A Texas abortion law passed last year that requires doctors to show sonograms to patients can be enforced while opponents challenge the measure in court, a federal appeals court said Tuesday in a ruling that signaled the judges believe the law is constitutional.
When the state will begin enforcing the law was not immediately clear. The group that brought the case, the Center for Reproductive Rights, is weighing how to proceed and has 14 days to ask for a rehearing of the case. If there are no appeals by then, the court would likely allow the state to begin enforcing the law.
The three-judge panel of the 5th U.S. Circuit Court of Appeals overturned a temporary order against enforcing the law and went further to advise U.S. District Judge Sam Sparks how he should ultimately rule in the case. Chief Judge Edith H. Jones used her opinion to systematically dismantle the argument that the Texas law infringes on the free speech rights of doctors and patients, the key argument against the law.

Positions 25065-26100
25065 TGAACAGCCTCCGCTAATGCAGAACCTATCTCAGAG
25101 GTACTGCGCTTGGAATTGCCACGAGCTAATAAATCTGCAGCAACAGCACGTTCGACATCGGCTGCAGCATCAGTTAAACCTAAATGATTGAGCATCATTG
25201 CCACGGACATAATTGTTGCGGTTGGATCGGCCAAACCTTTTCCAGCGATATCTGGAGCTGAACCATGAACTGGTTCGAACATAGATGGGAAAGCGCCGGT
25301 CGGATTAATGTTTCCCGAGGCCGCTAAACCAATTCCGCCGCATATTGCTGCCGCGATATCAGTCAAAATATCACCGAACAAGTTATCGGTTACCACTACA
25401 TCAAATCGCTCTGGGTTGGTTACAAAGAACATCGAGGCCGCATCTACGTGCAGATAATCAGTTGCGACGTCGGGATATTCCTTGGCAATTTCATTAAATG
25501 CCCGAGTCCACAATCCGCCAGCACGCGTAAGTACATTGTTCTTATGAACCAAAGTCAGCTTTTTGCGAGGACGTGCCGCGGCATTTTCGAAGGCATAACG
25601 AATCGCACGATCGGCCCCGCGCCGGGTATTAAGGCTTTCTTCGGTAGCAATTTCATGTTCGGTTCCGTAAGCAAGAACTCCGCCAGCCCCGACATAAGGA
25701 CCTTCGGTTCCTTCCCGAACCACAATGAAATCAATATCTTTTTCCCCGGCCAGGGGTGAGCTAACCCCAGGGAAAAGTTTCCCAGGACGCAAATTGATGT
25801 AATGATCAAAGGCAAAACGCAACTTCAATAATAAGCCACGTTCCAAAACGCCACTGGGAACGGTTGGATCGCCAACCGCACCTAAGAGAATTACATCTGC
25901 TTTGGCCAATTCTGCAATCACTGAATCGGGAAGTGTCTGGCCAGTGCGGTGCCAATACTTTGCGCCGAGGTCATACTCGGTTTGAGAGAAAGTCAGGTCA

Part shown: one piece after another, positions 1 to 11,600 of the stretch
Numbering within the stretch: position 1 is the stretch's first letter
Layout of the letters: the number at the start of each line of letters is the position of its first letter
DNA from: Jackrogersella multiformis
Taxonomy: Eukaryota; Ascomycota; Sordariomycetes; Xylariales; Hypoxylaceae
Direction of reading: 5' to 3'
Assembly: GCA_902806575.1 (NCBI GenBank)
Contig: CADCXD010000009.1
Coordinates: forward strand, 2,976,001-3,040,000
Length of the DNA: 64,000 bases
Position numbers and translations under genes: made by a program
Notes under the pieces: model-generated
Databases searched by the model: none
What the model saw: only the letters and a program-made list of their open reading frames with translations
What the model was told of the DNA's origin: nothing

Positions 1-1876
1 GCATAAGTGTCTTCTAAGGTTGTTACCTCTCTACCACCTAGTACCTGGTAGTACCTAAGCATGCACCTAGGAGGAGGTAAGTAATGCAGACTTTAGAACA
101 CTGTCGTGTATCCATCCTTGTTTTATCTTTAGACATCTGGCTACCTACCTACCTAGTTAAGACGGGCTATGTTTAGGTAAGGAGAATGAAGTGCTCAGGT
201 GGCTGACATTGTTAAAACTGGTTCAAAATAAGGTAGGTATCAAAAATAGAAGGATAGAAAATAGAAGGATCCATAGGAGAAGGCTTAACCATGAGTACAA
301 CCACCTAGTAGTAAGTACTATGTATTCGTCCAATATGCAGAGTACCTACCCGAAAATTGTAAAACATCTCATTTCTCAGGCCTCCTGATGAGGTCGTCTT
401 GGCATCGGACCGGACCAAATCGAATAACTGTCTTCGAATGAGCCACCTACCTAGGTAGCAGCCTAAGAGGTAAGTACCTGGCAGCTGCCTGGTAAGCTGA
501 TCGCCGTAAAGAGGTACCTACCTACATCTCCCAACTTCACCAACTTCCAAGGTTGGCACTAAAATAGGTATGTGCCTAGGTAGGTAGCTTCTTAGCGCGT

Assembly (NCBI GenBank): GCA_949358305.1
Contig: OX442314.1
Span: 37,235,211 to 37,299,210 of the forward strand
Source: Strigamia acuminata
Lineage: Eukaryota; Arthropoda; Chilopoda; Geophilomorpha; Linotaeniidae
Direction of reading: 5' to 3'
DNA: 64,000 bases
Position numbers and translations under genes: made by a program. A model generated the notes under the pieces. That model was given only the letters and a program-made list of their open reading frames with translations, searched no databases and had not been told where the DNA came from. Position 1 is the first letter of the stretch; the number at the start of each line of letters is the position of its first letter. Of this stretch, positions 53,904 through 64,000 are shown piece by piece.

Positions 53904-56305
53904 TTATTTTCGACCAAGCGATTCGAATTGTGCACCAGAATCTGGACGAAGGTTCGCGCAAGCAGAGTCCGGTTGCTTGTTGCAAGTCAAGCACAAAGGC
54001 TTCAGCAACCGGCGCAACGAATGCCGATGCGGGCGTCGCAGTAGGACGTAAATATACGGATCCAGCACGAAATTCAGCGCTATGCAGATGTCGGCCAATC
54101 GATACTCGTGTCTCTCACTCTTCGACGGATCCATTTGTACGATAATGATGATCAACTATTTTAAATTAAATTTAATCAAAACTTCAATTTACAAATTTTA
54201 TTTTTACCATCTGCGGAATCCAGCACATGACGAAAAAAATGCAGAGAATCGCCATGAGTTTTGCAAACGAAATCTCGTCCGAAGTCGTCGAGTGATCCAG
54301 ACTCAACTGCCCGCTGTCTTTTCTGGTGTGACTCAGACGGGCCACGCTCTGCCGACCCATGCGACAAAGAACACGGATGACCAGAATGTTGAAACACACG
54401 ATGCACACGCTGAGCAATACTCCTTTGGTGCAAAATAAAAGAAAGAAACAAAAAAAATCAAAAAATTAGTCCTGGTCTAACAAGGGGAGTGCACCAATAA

"The required disclosures of a sonogram, the fetal heartbeat, and their medical descriptions are the epitome of truthful, non-misleading information," Jones wrote. "The appellees failed to demonstrate constitutional flaws" with the law.